Life as a Military Child
As a military child you are expected to be able to adjust and adapt to your surroundings wherever you go. I have moved only four times but I have gone to ten different schools during my entire education. The biggest adjustment that I’ve had to deal with is moving to a country where I don’t know their language or fully understand their culture.
My dad has been in the United States Marine Corps for almost 25 years and I have known from the get-go that I would have to move a lot and make new friends everywhere I go. However, my dad had told me that we were going to be finishing my high school career in California. You could imagine my shock when he told me that we weren’t just moving a few hours away, but to a place on the other side of the world! I had built such a strong connection with my friends and had completely settled into my house and town and then I was being told that I had to leave what I’ve known for six years and move to an unknown place.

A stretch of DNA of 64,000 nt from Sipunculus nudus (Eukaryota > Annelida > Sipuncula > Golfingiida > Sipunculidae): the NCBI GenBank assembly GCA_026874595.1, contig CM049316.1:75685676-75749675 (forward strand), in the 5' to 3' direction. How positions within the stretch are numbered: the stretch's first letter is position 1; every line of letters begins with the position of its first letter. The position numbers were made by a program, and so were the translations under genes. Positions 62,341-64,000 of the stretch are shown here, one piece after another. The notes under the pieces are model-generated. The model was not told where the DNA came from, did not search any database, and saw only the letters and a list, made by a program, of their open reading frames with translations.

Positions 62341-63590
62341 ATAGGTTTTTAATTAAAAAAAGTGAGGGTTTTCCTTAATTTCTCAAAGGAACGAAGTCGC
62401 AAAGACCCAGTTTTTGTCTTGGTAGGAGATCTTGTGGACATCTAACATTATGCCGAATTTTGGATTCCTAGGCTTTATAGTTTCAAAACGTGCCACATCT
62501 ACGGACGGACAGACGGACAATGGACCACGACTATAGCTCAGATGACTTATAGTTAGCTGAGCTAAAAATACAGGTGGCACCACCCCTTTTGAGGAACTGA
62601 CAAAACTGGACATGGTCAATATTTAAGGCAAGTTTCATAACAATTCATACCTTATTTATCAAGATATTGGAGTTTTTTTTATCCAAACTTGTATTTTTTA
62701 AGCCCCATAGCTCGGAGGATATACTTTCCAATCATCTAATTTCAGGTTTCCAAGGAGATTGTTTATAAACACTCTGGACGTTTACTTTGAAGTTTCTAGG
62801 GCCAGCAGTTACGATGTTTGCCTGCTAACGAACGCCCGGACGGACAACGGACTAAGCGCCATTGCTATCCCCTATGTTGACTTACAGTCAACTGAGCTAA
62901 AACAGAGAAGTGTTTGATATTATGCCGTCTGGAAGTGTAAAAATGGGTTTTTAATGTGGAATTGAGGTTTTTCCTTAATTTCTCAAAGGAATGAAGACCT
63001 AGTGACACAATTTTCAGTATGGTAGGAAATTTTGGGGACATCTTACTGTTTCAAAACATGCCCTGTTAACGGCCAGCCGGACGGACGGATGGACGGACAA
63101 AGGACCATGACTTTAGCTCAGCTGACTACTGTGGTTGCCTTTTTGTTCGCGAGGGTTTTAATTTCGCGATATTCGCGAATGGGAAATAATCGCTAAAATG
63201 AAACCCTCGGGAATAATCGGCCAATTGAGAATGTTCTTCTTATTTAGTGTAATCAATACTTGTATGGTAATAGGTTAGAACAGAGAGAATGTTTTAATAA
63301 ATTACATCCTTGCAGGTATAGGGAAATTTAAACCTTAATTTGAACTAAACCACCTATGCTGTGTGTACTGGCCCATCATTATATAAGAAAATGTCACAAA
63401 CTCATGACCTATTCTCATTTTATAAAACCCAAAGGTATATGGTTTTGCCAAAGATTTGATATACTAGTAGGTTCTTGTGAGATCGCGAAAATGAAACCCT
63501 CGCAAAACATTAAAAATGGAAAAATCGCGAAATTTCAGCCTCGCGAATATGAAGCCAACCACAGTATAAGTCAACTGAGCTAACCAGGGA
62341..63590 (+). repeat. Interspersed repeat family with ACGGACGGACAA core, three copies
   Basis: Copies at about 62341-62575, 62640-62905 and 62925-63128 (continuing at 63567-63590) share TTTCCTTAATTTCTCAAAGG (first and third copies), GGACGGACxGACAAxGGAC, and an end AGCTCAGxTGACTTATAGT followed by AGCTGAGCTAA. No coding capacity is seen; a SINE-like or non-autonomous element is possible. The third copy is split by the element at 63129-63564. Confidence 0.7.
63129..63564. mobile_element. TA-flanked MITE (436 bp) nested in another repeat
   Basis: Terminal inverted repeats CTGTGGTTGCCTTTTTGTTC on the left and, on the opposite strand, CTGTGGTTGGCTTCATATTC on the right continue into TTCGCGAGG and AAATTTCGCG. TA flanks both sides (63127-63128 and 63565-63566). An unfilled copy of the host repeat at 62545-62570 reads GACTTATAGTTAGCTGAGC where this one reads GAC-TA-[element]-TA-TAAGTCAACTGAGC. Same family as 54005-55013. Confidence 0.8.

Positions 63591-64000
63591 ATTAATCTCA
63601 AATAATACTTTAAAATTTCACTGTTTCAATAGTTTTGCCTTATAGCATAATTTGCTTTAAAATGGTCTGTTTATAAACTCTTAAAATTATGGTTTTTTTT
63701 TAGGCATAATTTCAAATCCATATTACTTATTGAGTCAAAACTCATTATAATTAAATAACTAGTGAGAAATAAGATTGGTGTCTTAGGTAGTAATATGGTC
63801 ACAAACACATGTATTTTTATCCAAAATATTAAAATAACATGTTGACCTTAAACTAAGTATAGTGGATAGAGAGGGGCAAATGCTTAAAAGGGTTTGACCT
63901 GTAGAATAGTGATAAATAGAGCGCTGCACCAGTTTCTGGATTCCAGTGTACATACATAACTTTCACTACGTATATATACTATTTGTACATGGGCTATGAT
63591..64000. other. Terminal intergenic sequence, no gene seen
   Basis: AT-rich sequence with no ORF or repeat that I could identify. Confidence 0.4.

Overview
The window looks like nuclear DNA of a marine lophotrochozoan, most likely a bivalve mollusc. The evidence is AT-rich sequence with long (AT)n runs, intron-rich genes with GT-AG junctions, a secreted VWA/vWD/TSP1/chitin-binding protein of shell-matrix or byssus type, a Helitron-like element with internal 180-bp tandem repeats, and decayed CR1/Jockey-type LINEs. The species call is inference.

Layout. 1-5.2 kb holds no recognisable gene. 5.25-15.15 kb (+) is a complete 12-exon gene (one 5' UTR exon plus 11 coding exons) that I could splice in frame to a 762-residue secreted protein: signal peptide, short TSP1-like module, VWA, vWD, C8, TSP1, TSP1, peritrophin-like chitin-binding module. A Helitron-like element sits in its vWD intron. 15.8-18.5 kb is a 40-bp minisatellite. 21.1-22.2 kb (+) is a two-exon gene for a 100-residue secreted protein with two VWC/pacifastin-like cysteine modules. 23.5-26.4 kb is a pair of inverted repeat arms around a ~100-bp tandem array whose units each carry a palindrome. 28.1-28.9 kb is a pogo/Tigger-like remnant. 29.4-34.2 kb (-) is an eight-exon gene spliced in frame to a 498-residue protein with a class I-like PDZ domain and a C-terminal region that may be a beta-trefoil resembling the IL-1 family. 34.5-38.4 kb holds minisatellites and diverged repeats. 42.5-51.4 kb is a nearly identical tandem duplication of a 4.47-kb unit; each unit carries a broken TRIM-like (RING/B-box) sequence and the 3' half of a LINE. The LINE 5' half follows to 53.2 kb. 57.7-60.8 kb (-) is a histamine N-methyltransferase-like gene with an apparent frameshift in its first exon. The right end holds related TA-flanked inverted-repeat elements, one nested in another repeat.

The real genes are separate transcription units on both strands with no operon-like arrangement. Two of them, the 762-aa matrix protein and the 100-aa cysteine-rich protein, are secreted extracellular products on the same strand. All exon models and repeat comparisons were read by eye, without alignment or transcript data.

Okinawa is my first overseas assignment that I’ve had to deal with and it is an amazing privilege to be allowed into a foreign country but it is very hard to adjust to their culture. Even though they have large corporations that are also in the States such as McDonald’s and KFC they prepare their food quite differently.
Japanese love their fried food and dark meat. I was surprised when I ordered a McChicken sandwich, expecting it to be exactly how they tasted in the states, and it was a dark gooey meat. The Japanese way of preparing food is unlike any way that I have experienced living in the States my whole life.
Although Okinawa was the biggest adjustment that I have had to deal with I am so happy that I am able to live on such a beautiful island. The other students understand what I am going through because everyone one on island has a parent either serving or somehow working with DoD. Okinawa could possibly be the best thing to ever happen to me.